Composed, disciplined and in control – in this clash between Champions and league leaders Manchester United did everything that was asked of them but for the second “Grand Slam” game in a row, were cruelly robbed of at least a probable draw after poor officiating.
Perhaps Sir Alex Ferguson has been reading this website after our considered opinions regarding the shortcomings in the European Cup Final and our last two games against Liverpool as he went for a three man central midfield that included both Fletcher and Anderson.
Any thoughts that such a switch were merely to contain their hosts were quickly disspelled as the Red Devils dominated the opening period, playing the better football and really performing a tactical masterclass, negating Chelsea’s own strengths while attempting to utilise their own. If the linesman had made the right call in the 7th minute Wayne Rooney had a clear 30 yard run on goal, unfortunately the assistant wrongly flagged for offside.
Further controversy was to follow as John Terry clearly fouled Antonio Valencia in the box only for a goal kick to be awarded. Perhaps it was a case of “if it was anywhere else on the field it would have been given” but nonetheless it was a bad call and had echoes of Agger’s foul on Ryan Giggs at Anfield recently.
Valencia then featured again when opting to shoot from 25 yards when O’Shea in space on the right was perhaps the better option, and then on the half hour Ryan Giggs’ clever flick that brought back memories of a Carling Cup goal against the same opponents a few years back just went over.
With minutes left until the half time break a familiar episode broke out – John Terry clashed with Ashley Cole and went down injured, United broke and the referee wrongly stopped play. Two such incidents cost United goals against Chelsea in the Community Shield and Ferguson was out of the dugout, rightly aggrieved.
For all United’s domination Chelsea probably fashioned the clearest opening when Anelka got van der Sar almost blindsided, the Dutch keeper reacting late and reacting brilliantly at full stretch to deny the well travelled Frenchman to ensure the visitors goal remained unpenetrated at the break.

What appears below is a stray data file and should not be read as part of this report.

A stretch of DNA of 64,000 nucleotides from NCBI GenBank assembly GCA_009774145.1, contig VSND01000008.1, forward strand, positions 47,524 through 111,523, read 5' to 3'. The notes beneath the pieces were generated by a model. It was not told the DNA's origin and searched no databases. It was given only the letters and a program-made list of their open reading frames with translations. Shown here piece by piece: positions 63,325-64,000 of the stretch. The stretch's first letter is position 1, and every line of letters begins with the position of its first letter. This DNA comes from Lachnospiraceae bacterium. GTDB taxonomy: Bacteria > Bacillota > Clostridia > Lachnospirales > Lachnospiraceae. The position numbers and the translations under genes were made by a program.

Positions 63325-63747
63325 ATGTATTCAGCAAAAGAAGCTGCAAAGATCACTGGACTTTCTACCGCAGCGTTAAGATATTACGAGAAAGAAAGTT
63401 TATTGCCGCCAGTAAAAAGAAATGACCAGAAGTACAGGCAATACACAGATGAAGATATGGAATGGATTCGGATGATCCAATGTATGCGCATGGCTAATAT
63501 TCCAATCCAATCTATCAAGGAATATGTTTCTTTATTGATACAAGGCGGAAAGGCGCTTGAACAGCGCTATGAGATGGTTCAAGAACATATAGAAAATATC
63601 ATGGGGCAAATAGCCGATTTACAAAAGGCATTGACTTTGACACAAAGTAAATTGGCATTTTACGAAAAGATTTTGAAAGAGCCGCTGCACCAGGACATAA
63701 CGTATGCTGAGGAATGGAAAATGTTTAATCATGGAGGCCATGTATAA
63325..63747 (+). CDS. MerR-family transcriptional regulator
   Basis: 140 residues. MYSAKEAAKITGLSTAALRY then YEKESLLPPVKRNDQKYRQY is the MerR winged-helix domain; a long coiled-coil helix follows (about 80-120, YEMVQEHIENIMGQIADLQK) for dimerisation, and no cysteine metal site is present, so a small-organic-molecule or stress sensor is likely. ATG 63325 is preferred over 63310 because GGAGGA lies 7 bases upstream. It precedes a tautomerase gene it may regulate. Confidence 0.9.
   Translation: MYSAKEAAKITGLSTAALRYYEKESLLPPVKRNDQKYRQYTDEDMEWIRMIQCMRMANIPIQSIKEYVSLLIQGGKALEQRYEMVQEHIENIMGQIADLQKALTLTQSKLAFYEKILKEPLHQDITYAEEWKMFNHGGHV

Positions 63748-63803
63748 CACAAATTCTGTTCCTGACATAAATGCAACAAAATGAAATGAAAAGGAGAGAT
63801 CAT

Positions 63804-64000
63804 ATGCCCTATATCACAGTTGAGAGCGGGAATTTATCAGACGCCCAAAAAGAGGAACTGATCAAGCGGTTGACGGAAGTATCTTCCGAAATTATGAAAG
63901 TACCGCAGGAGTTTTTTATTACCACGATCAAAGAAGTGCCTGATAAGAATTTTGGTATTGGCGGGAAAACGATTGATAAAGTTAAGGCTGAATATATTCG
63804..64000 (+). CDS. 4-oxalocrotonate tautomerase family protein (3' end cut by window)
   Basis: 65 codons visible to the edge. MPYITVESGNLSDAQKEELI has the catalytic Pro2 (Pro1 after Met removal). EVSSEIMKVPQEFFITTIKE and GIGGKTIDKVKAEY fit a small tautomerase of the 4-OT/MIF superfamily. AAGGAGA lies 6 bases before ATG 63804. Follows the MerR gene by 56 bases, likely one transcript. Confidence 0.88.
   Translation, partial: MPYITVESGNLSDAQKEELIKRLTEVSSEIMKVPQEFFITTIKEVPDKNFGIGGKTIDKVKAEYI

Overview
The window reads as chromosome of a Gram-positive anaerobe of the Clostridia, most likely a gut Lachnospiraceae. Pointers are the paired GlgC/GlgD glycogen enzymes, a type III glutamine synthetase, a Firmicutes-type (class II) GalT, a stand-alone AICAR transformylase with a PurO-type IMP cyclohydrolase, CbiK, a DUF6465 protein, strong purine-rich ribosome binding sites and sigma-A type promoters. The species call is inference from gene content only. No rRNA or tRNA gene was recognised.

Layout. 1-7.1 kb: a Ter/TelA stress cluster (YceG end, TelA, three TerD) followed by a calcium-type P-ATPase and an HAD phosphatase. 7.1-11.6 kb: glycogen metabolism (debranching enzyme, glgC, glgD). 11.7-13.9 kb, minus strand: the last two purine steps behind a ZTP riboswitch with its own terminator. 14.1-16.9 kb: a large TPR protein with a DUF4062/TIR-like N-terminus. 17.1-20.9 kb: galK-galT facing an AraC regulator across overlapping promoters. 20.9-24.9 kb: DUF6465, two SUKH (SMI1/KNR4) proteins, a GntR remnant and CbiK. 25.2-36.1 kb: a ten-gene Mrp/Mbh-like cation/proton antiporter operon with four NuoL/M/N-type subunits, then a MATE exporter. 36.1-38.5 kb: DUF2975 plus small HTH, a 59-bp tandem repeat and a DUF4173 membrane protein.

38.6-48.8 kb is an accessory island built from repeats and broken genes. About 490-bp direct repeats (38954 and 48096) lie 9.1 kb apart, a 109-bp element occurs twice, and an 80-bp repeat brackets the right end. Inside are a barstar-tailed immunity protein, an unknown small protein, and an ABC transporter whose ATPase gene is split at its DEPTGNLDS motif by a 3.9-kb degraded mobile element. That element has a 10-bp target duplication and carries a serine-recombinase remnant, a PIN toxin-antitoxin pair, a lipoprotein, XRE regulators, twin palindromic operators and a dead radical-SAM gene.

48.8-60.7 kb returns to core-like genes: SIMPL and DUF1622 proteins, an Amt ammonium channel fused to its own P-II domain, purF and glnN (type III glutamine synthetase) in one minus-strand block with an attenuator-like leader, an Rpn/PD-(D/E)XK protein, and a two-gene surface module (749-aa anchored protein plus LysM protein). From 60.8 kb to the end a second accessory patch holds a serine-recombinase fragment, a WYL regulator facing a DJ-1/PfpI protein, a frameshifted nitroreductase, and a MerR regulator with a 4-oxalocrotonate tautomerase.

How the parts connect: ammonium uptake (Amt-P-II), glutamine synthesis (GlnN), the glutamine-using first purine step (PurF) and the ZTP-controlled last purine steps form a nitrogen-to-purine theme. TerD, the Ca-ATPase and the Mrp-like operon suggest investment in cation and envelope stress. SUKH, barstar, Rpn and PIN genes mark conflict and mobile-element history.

The second half followed a similar pattern to the first with United having all of the meaningful possession of the ball and fashioned early chances in the second half.
After a fairly tentative game challenge-wise Ivanovic then recklessly exploded with a shin high tackle on Giggs. Ivanovic was only booked for a foul that looked even worse than Gary Neville’s against Barnsley that was clearly acknowledged as a straight red, but if the Champions were aggreived at that call, worse was to follow.
United had dominated the game with Fletcher as usual, Carrick as a welcome surprise, and Anderson in particular all flourishing in their midfield roles. Any Chelsea goal was always going to come from a lapse in that midfield discipline or a referee howler, and their winner came from the latter as referee Martin Atkinson incredibly adjudged Ashley Cole running into Fletcher as a foul by the Scot as he span away to launch another United attack.
The freekick was converted by either the shoulder of Blues skipper John Terry or that of Nicolas Anelka. The visitors’ protestations extended after the goal as Drogba dragged down Wes Brown and then in an offside position swung a foot at the ball – goals have been disallowed for this kind of “interference” in the past – resulting in the expected booking for Rooney who Atkinson felt complained out of line. Ferguson had to take a gamble from then on and threw on Owen and Obertan for Giggs and Anderson – the Brazilian was clearly disappointed to be brought off after being the best player on the pitch (regardless of the Sky Sports imcomprehensible decision to give the award to the anonymous Anelka), and the gamble was never really going to pay off either, with the only real chance after that being a screwed Valencia shot that went well wide.
It is a results business and the result shows United are 5 points adrift of Chelsea despite clearly being the match of them – the media witchhunt that has plagued Ferguson through this season following his comments about the fitness of an official seems to have set a worrying trend in that referee’s and their assistants have free reign to give scandalous decisions against the Champions and the manager’s gagging order makes it almost impossible to speak out against the repeated injustice.
As it was, the three terrible decisions in this game – the Valencia penalty appeal, the Ivanovic red card that never was, and the free kick that lead to the goal – may not, by shaping the result, have fashioned an unassailable lead for Chelsea in the league title race, but nonetheless may still prove the tipping balance at the end of the season. The media will no doubt concentrate on the result rather than the desperately poor refereeing but when one club is repeatedly suffering as a consequence of those bad decisions in tandem with the media’s obsession with trying to ensure Ferguson is the one manager who can’t speak about poor refereeing, questions must be asked.
Ratings : van der Sar 7, O’Shea 6, Brown 8, Evans 8, Evra 8, Valencia 8, Carrick 7, Fletcher 8, *Anderson 8 (Owen), Giggs 7 (Obertan), Rooney 7